CopyProTraders Review: Crypto trading securities fraud

CopyProTraders provides no information on its website about who owns or runs the company.CopyProTraders website domain (“copyprotraders.com”) was privately registered on October 17th, 2020.
Further research reveals CopyProTraders affiliates citing Antione McBay as founder of the company:

Rather than just be upfront about company ownership, on LinkedIn McBay refers to himself as CopyProTraders’ “servant” (cringe) and Chairman.

Antione McBay seems to have made a name for himself in the early 2000s and 2010s promoting Max International and Momentis.
McBay’s Facebook page has him “from Dallas, Texas”. His LinkedIn profile cites him in Vietnam.
It appears that although McBay is a US citizen from Texas, approximately three years ago he relocated to Vietnam.
McBay’s move to Vietnam saw him get into cryptocurrency fraud, via promotion of BitAnex and E-Platform 365.

BitAnex is some ERC-20 shit token. I wasn’t able to ascertain if there was a separate income opportunity attached to it. I did note it was promoted alongside E-Platform 365.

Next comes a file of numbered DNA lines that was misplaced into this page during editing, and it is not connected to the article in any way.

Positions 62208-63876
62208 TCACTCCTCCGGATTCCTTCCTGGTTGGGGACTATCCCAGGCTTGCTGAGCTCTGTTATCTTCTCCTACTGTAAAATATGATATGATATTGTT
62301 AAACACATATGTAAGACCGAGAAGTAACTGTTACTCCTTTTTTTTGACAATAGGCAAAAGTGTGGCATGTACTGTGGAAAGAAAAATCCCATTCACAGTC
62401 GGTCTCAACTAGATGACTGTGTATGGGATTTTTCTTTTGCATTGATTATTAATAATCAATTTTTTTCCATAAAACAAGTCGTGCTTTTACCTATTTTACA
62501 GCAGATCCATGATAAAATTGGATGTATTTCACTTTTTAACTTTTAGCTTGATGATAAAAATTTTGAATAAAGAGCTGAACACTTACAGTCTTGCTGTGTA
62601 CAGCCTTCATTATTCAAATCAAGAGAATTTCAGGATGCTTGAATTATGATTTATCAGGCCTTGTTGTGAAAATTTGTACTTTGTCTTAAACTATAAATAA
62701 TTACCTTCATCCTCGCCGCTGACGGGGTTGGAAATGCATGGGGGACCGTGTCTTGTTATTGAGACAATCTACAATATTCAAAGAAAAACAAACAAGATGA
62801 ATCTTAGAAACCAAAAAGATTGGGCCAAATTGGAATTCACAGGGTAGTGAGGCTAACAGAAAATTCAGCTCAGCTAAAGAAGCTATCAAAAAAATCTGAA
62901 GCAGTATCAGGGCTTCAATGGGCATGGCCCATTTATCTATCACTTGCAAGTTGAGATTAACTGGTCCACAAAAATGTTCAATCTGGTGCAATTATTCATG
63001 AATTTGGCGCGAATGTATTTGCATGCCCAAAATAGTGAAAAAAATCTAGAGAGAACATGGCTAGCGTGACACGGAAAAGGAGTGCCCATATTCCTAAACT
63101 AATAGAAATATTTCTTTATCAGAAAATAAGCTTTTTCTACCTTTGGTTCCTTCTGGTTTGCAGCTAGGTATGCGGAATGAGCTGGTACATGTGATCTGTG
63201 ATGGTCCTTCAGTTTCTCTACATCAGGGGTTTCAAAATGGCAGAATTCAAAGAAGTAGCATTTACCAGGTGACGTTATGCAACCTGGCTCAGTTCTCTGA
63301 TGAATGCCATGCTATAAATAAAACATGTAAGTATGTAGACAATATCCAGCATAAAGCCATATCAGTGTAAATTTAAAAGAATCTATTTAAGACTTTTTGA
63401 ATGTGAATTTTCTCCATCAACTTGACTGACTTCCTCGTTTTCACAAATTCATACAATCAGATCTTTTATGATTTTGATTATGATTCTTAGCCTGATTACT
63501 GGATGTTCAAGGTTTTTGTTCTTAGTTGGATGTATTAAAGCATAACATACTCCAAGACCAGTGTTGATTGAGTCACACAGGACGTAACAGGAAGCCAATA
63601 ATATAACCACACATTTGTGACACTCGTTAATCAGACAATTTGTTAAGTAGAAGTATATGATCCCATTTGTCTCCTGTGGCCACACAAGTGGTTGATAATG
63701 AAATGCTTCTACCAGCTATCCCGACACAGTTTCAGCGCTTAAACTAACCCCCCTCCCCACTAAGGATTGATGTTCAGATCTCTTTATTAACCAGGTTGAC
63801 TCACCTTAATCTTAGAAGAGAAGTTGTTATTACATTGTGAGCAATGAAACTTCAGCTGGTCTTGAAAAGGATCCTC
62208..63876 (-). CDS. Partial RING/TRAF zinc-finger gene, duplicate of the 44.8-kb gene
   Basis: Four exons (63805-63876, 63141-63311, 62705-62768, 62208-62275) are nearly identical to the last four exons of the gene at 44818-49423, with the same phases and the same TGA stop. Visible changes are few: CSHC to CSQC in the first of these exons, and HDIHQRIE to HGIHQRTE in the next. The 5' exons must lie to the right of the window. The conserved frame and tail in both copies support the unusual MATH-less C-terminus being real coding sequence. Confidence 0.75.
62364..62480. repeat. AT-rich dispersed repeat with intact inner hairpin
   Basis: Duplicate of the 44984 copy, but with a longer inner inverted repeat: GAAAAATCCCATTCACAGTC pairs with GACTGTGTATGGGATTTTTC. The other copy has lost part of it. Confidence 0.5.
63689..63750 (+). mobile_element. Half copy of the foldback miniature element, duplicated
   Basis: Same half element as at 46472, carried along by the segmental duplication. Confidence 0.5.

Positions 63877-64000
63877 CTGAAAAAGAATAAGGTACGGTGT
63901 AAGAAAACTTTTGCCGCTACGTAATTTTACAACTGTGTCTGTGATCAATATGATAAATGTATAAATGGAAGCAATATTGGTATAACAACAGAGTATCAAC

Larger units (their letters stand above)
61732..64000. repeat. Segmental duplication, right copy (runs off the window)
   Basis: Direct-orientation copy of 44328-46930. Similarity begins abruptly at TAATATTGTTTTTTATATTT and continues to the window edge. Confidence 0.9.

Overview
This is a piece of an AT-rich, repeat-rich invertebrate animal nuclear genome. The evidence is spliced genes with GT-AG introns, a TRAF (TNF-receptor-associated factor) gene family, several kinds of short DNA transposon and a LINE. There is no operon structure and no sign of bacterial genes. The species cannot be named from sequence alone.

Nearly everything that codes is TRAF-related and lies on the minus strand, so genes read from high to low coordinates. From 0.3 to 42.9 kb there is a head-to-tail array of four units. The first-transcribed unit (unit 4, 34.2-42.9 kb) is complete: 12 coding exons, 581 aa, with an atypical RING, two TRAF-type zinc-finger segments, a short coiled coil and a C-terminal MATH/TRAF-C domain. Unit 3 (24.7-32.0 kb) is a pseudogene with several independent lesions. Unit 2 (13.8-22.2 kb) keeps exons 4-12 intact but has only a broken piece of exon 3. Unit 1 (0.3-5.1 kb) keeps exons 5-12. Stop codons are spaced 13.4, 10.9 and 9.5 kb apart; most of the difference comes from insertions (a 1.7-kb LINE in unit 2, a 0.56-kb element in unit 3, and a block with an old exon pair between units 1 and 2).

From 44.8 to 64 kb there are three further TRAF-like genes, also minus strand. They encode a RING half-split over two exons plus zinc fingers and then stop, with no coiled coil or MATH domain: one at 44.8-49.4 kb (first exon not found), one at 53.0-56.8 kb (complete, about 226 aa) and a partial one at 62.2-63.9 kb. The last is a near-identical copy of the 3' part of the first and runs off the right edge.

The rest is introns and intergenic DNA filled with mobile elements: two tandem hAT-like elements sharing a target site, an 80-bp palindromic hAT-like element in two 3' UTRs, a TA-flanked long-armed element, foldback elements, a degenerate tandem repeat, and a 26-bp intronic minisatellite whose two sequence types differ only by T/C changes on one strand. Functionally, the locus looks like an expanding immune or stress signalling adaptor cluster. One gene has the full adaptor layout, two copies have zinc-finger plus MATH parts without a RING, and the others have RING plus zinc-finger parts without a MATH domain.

E-Platform 365 was a daily returns Ponzi scheme operating under the guise of cashback.

After E-Platform 365 collapsed I wasn’t able to ascertain whether McBay continued to promote crypto scams.
At some point he joined QuiAri and was part of “Quiari Team Vietnam”.

McBay was still promoting QuiAri into mid 2020, which leads us to CopyProTraders’ end of year launch.
Read on for a full review of CopyProTraders’ MLM opportunity.
CopyProTraders’ Products
CopyProTraders has no retailable products or services, with affiliates only able to market CopyProTraders affiliate membership itself.
CopyProTraders’ Compensation Plan
CopyProTraders affiliates sign up and place cryptocurrency under the control of CopyProTraders. CopyProTraders executes trades on the affiliate’s behalf, on the expectation of passive returns.
Each CopyProTraders affiliate is charged $99 a month for access to passive returns.
CopyProTraders takes this fee and uses it to pay recruitment commissions.